For those who thought that “Brazil risk” was a thing of the past, the 10% drop in the Ibovespa, the main indicator of our stock market, in the last 90 days must be a bucket of ice water. Before they use the pandemic as justification: the S&P 500, which brings together the main stocks in the US, rose more than 7% in the same period.
And it is not possible to say that the pandemic is over there. Americans fully vaccinated against Covid-19 make up 53% of the population. In relation to those who took at least one dose, it is 62%.
Here is the summary of the national nightmare: Inflation erodes consumers’ purchasing power; there is a water and energy crisis that brings increases in the productive sector’s bill and chances of rationing; the president of the republic is campaigning in the open and threatening not to hand over his position if he is defeated in the next elections; and a piecemeal tax reform hits the distribution of dividends squarely, signaling the government’s unwillingness towards entrepreneurship. Dividends, it is worth explaining, are the companies’ way of making a profit, rewarding those who agreed to take the risk of investing in them.
The Ibovespa is traditionally more volatile than the S&P 500. In other words, our valuations are stronger, our falls more abrupt. However, indices tend to follow the same trends. That is why it is said that the market abroad “pulled” the stock market.
But that’s not what happens since June this year. The indices changed sign. While the Ibovespa went from its record of 130,000 points to a meager 116,000, below what it registered before the start of the Covid-19 pandemic. The S&P definitively surpassed its pre-pandemic score in November of last year.
To understand where the problems and opportunities may lie, it is worth comparing the performance of different sectors. An important point to emphasize is the low presence of technology companies on our Stock Exchange. They have arrived now, in the latest wave of IPOs, but they are still unrepresentative.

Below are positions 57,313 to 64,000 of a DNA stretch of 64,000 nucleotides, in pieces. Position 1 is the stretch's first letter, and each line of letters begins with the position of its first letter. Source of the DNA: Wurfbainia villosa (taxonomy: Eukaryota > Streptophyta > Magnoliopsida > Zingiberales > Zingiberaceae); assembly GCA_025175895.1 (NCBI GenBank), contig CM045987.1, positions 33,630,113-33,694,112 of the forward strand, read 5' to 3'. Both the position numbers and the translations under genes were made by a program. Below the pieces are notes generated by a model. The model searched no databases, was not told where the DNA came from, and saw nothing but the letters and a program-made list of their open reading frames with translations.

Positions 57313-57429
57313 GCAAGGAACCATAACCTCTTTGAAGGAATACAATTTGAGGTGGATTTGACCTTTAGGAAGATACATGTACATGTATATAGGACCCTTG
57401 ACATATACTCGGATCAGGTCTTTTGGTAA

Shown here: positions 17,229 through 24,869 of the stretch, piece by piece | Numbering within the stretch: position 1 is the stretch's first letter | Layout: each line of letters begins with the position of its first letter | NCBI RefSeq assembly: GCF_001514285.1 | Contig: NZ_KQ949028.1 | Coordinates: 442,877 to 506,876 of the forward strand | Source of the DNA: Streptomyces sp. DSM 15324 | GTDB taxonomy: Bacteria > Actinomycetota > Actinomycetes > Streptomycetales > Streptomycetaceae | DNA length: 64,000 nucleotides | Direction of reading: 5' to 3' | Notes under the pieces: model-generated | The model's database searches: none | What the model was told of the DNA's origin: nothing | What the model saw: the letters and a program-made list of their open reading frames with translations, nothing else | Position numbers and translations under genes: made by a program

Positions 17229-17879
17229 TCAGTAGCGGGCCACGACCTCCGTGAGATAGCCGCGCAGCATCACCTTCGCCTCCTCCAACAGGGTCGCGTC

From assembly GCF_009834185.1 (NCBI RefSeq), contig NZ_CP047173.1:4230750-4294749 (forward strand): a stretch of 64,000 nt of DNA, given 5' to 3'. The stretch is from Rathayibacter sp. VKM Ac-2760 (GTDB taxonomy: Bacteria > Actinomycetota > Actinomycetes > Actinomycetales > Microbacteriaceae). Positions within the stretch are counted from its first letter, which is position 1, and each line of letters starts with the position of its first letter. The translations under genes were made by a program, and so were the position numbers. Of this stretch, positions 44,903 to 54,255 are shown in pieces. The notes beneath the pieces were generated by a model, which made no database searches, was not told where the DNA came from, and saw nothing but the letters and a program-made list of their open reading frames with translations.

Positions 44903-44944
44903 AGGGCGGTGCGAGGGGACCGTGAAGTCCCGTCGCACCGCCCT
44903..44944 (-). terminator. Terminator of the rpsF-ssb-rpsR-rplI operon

On the American stock exchanges, the technology sector took off in the crisis, consolidating the leadership of players who managed to make life easier for citizens around the world to reinvent their own routines and their businesses during isolation.
To credit the difference between stock markets solely to the resourcefulness of technology companies, however, would be to ignore the real problem plaguing the national market: the flood of uncertainty.
In addition to the drastic reduction in the purchasing power of Brazilians, the prospect of an increase in interest rates also affects financed purchases. From June to August, the XRT, ETF (exchange traded fund) that brings together the largest companies in the American retail sector, had a gain of 3.30%. Icon, the Brazilian index that shows the performance of the consumption sector, plummeted 7.48%.
The water crisis weighed on the IEE, our indicator for the electricity sector, which ends the same period with a drop of 2.50%. The ETF, which brings together shares in the American electricity, water and sanitation sectors (with the acronym XLU) rose by 6.62%.
Making these comparisons serves much more than just lamenting the situation. It is important to show how essential it is to have a balanced investment portfolio that is protected against local weather.
This doesn’t mean leaving all your money out there. But don’t be hostage to a single market. Today, there are more than 100 ETFs from 24 countries traded on our Stock Exchange. These are assets that accompany the variation of stocks, fixed income securities, gold and other metals and even cryptocurrencies. They are a good start for those who want to reduce their exposure to “Brazil risk”.
But don’t forget to keep an eye out for options in our market. Even with Jair Bolsonaro’s threats of interference in fuel prices, Petrobras shares (PETR4), here, rose more than the ETF with the largest US oil and gas producers (XLE) in the last three months.
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